Tuesday, September 26, 2006
Richard Cyganiaklinks to this post (0) comments
Q: Shouldn’t we concentrate more on RDF data and schema than OWL?
A: Maybe – but I’m a logician, not a database guy. Q: (Klaus Schild) Scalability? OWL is NP-complete.
A: Distribution helps. Certain combinations of operators are deadly, but if the two operators happen to end up on different nodes, things can be much faster. But in general it’s a problem. Q: But if you take the Web seriously, you need sub-linear complexity.
A: You can’t have that with RDF and OWL.
Saturday, September 23, 2006
Jordan Zlatevlinks to this post (0) comments
I started as a computational linguist, but soon got disappointed at the complete inability of computational models to account for real, meaningful human language. I studied cognitive linguistics and cognitive science and experimented with connectionist modeling of language, but eventually have found these, like the old AI programs and parsers to be semiotically inadequate. Adaptive (evolutionary, epigenetic) robotics is a step in the right direction, but like all computational models it can only simulate rather than instantiate meaning, which now I am convinced is a property of living systems only. Accordingly I have moved further and further away from machines and towards biology and culture in the study of children, different languages and evolution.
Friday, September 22, 2006
Greg Stein via Dalelinks to this post (0) comments
He believed that existing systems spent too much time deciding how to structure data entry and presenting a detailed form for users to fill out. They also then lock down the display of the information. He decided to keep structured data entry to a minimum and rely on text entry. A lot happens with labels/tags/keywords, for instance, to assign priority. The new bug submission form consisted of a text area with a few questions already inside it. Greg makes a terrific point that could be applied more broadly to business applications, and might even be a design approach for Web 2.0 applications. A whole lot of effort goes into defining and refining the database structure behind most business apps. What is carefully placed in one bucket (or category or grouping) is not found when you look in another bucket. What if powerful full-text search tools change all that? What if instead of describing in detail the many specific fields of a record that might be important, and then having to train users on what they actually mean, and when to use them, you sidestep those tedious tasks and encourage users to write text. And write freely. The more the better. My hunch is that unstructured data can be richer and easier to collect than highly structured data, and therefore more valuable. It would be an interesting exercise to look at overdesigned business applications and consider how they might be designed to look less like a database and more like a conversation.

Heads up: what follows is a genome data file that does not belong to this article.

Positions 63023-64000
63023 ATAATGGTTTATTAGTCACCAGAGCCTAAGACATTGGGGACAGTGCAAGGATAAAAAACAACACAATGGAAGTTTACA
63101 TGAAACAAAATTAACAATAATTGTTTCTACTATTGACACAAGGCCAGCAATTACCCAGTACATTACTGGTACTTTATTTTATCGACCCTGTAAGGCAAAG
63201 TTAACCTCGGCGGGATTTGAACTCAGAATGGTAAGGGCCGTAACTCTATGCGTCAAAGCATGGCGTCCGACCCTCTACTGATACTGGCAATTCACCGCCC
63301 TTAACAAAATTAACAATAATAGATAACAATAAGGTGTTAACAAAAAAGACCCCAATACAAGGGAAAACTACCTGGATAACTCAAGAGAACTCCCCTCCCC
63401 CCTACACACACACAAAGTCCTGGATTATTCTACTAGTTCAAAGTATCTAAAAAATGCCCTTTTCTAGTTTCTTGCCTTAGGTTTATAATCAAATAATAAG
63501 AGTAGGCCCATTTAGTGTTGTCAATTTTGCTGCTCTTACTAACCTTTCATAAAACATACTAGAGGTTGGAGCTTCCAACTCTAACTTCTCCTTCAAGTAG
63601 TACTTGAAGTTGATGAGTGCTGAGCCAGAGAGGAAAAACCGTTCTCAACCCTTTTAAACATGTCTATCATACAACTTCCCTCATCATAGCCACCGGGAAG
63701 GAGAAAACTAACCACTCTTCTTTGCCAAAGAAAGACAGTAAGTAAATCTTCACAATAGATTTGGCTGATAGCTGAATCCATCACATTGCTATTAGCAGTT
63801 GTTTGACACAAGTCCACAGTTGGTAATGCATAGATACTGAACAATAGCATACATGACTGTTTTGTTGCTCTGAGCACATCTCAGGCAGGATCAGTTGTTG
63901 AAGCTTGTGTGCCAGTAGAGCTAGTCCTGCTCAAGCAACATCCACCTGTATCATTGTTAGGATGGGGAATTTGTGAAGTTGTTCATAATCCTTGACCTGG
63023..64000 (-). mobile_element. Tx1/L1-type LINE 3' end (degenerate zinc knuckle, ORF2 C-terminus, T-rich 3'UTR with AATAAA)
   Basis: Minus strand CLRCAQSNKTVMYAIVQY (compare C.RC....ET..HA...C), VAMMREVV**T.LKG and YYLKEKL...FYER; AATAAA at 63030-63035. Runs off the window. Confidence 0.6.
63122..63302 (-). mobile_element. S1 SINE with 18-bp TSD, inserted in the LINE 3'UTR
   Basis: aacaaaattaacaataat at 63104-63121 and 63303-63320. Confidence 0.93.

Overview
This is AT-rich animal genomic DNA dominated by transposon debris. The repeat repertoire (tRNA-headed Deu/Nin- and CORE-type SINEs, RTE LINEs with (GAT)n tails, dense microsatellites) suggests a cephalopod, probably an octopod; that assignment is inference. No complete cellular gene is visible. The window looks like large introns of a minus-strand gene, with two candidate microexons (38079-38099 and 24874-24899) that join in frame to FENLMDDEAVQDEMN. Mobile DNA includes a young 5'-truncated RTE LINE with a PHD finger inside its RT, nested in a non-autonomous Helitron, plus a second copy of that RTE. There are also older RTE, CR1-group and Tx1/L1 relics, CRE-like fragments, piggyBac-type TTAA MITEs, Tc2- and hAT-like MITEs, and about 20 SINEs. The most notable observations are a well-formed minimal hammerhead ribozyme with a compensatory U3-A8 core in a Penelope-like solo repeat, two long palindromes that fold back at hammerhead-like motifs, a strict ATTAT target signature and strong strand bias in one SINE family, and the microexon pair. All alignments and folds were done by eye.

John Ousterhoutlinks to this post (0) comments
Unfortunately, everything in software leads to more complexity. There are various laws of physics people have discovered, and there are corresponding laws of software. The first law of software is that software systems tend towards increasing states of complexity. It's almost a perfect mirror of the First Law of Thermodynamics in physics